Lender can't arbitrarily change terms of its PMI requirement

Mailbag

July 19, 1998

Dear Mr. Azrael:

My question is regarding the PMI (private mortgage insurance) and whether the mortgage company can increase the rate from 20 percent equity to 25 percent equity after the loan is made.

-- Jim Jackson

Ellicott City

Dear Mr. Jackson:

Private mortgage insurance is required by many lenders when a borrower obtains a mortgage loan that exceeds 80 percent of the value of the property. If the borrower defaults, the insurance protects the lender against loss for an amount ranging between 12 percent and 35 percent of the loan, depending on the loan-to-value ratio.

"Value" is normally set at the lower of the sales price or appraised value. For example, if you refinance your property and borrow 95 percent of the appraised value, the lender may require PMI for 30 percent of the loan. Similarly, if you purchase a home for $100,000 and borrow $95,000, the lender may require you to purchase PMI for 30 percent of the loan.

According to Rich Green, vice president of Freestate Mortgage Co., many lenders now offer loan programs that avoid PMI. These programs combine a first mortgage loan for 80 percent of the value with a second mortgage of an additional 10 percent or 15 percent of the value. The net cost to the borrower is usually less than a loan insured by PMI.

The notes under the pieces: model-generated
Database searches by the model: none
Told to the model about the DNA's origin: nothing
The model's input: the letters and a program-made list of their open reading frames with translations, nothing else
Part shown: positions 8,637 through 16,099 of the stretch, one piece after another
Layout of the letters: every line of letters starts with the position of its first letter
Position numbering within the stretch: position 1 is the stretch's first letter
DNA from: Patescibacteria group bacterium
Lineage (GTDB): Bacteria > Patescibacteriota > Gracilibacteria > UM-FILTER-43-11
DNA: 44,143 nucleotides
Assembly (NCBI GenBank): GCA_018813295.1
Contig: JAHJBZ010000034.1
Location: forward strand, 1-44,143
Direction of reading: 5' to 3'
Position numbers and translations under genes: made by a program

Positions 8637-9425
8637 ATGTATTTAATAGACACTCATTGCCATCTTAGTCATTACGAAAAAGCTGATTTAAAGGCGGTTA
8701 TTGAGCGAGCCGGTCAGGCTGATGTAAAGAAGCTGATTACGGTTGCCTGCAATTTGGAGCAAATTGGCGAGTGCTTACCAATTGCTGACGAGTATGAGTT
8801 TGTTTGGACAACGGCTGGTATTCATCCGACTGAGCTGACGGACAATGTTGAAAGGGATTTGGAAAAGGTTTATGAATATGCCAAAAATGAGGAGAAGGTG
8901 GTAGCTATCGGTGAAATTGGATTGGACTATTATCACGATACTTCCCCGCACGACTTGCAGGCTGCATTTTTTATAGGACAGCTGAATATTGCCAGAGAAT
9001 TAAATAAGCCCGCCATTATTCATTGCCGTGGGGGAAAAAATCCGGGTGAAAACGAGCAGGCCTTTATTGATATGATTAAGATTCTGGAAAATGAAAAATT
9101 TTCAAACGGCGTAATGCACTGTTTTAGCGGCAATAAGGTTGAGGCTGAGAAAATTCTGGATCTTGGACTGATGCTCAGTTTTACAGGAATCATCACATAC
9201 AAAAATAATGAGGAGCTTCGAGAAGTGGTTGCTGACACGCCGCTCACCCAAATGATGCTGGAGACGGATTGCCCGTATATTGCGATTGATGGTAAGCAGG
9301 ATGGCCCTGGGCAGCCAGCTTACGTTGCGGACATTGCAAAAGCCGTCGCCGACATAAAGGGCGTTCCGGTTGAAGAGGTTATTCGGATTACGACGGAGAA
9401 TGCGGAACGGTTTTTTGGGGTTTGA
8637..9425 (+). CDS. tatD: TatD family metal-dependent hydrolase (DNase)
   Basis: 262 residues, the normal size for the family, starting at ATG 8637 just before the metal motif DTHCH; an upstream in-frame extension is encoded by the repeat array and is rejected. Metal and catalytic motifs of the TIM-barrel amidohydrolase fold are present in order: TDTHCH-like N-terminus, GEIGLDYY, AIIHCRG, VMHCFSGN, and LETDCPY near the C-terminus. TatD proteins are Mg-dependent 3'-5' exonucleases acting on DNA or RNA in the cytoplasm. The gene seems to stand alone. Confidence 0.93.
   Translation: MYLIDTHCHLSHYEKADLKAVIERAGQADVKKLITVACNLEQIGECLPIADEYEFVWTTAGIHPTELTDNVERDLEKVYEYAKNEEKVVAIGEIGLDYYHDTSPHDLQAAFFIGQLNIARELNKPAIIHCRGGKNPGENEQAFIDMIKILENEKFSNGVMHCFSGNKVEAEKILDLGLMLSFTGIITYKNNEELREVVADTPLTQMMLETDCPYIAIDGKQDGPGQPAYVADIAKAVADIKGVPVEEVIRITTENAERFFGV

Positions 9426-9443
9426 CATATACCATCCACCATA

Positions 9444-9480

Lenders are required to disclose the cost of PMI in a "good faith estimate" of loan costs, furnished to the borrower at the time of the loan application. A lender cannot arbitrarily increase the cost of PMI or increase the portion of the loan which is insured after the loan is made.

Congress is considering legislation to require lenders to terminate PMI premiums when the borrower has paid the loan down to a specified equity "trigger" level.

In Maryland, state-chartered banks and savings and loan associations are required to automatically eliminate all charges for PMI for first mortgages on residential property when the mortgage principal is reduced to the level at which the insurance company is no longer liable. But many borrowers continue to pay PMI premiums because their mortgage lender or insurer has no legal duty to tell them they can stop.

Your question implies that your PMI premium would have to be paid until you have reduced the loan principal to 80 percent of the home value at the time of the loan. Now, you have been advised that the PMI premiums will continue until you have paid the loan down to 75 percent of the original value, giving you a 25 percent "equity."

The lender cannot arbitrarily change the terms of its PMI requirement. Conceivably, the lender failed to compute the PMI premium properly and is trying to adjust the PMI after the fact.

You are entitled to a complete explanation from the lender or PMI insurer. You should not agree to change the terms of the PMI unless you are satisfied that you are legally obligated to do so.

Pub Date: 7/19/98

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